Joan Costa-Font is an Associate Professor (Reader) in Health Economics at the London School of Economics and Political Science (LSE). He has been Harkness Fellow at Harvard University, a visiting fellow at Boston College, Oxford University, and UCL, and taught at Paris Dauphine University, University of Barcelona and Universita Cattolica. In addition to IZA, he collaborates with CESifo as a research fellow.

The core of his research concentrates on examining (i)the economic and health care effects of ageing and long-term care programs, and (ii) behavioural incentives for, and constraints on, health, health care and household behaviour. Most of his research can be regularly found in all the main field journals in health economics (e.g., Journal of Health Economics, Health Economics, American Journal of Health Economics), behavioural economics (e.g., Journal of Economic Behaviour and Organisation, Journal of Risk and Uncertainty), as well as general audience journals in economics (e.g., Journal of the European Economic Association, Economica, Economic Policy) and interdisciplinary social science (e.g., Public Choice, Social Science and Medicine, Journal of the Royal Statistical Society A).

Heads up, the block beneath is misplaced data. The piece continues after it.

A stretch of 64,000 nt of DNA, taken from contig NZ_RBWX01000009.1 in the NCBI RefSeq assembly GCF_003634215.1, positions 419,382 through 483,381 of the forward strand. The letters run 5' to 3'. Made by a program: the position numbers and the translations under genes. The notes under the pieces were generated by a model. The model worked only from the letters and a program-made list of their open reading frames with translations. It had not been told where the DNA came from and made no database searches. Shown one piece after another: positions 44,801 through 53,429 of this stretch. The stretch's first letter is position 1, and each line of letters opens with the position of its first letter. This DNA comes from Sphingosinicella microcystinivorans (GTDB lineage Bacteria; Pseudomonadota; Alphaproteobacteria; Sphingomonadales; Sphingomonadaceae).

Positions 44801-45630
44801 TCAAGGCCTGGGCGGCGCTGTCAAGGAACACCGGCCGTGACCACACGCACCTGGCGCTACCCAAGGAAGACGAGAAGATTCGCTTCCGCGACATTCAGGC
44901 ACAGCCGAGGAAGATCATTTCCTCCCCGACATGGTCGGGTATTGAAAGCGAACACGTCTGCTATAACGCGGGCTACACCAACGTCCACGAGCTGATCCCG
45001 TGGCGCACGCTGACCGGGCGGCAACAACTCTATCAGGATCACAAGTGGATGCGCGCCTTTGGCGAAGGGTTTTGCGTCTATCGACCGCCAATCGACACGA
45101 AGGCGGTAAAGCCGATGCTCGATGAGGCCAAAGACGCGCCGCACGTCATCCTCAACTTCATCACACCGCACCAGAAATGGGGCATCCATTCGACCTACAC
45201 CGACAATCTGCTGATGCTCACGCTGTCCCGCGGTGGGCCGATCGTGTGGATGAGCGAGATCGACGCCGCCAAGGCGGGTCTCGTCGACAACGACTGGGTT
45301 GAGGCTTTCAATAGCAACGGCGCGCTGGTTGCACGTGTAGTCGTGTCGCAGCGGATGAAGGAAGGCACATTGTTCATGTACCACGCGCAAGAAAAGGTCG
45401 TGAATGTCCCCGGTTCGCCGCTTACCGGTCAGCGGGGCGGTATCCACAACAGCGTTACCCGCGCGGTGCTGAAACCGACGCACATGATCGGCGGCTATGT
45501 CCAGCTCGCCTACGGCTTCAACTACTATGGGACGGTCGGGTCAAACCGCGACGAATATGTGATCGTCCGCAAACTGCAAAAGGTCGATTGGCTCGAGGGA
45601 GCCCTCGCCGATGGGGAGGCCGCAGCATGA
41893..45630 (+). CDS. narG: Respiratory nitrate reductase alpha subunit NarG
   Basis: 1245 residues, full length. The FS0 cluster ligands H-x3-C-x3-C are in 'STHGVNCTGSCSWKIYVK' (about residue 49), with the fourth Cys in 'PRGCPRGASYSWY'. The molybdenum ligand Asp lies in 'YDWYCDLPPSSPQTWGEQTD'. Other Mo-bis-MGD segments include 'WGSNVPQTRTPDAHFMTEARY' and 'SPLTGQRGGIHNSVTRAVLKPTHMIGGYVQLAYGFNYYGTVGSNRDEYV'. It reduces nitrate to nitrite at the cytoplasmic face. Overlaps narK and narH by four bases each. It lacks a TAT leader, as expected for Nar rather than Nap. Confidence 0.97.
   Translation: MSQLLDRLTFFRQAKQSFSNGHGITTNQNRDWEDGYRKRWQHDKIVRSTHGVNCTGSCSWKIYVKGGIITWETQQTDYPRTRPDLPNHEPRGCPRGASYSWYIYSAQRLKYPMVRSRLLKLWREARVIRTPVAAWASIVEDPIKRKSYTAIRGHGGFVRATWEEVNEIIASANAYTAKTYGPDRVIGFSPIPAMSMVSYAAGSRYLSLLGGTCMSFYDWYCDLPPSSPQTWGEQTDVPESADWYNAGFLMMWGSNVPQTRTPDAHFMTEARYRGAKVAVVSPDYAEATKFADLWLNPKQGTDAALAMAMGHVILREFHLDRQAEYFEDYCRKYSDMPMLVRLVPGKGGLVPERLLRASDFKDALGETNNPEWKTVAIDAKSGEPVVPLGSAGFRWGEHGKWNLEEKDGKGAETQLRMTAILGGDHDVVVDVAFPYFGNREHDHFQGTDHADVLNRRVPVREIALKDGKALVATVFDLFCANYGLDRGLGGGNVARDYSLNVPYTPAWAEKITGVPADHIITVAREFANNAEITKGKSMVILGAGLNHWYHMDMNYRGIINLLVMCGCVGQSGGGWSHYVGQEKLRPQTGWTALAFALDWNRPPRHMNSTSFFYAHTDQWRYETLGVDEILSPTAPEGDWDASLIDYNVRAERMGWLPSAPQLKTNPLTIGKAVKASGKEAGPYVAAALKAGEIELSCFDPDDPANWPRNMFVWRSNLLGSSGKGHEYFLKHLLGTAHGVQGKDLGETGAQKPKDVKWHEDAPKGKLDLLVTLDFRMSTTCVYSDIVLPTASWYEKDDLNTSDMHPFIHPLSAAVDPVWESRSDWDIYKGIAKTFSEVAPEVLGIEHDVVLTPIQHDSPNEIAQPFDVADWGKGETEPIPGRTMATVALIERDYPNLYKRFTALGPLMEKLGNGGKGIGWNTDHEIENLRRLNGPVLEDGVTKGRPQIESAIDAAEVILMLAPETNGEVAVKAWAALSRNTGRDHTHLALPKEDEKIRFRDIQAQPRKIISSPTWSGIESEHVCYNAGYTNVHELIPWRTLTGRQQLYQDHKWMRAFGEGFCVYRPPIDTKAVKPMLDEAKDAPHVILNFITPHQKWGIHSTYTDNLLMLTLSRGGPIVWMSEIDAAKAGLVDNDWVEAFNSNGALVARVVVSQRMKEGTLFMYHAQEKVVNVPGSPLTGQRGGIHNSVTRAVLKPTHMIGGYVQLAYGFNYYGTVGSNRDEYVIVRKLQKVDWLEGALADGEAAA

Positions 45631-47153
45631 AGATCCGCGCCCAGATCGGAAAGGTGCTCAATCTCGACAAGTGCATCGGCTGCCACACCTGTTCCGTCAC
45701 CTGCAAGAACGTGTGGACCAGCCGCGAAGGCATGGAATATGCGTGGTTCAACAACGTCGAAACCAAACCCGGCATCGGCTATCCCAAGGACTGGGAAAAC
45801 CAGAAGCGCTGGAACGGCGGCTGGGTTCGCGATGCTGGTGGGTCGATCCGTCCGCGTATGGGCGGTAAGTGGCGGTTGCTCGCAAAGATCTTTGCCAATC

Joan has earned three undergraduate degrees (BSc, Licenciado) in economics, law, and political science, both an MA in Economics (UPF) and an MSc (Econ) in International Health Policy (LSE, with distinction & best student prize, 2000), as well as a Ph.D. in Economics (UB), followed by a Marie Curie Post-doctoral Fellowship (LSE).

Joan Costa-Font joined IZA as a Research Fellow in December 2017.


IZA Publications

IZA Discussion Paper No. 11755
published in: Journal of Health Economics, 2019, available online 15 November 2019 (in press)
IZA Discussion Paper No. 11702
Joan Costa-Font, Belen Saenz de Miera Juarez
IZA Discussion Paper No. 11259
revised version published as 'The 'mighty girl' effect: does parenting daughters alter attitudes towards gender norms?' in: Oxford Economic Papers, 2018
IZA Discussion Paper No. 8908
published in: American Journal of Health Economics, 2018, 4 (1), 26-50
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